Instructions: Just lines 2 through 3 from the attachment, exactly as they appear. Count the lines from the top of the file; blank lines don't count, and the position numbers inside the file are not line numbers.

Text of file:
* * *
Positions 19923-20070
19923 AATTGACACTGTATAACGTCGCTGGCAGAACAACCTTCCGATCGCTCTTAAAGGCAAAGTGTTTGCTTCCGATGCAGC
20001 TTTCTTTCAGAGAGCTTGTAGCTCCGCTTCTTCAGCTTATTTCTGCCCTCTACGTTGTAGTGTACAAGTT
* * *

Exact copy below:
19923 AATTGACACTGTATAACGTCGCTGGCAGAACAACCTTCCGATCGCTCTTAAAGGCAAAGTGTTTGCTTCCGATGCAGC
20001 TTTCTTTCAGAGAGCTTGTAGCTCCGCTTCTTCAGCTTATTTCTGCCCTCTACGTTGTAGTGTACAAGTT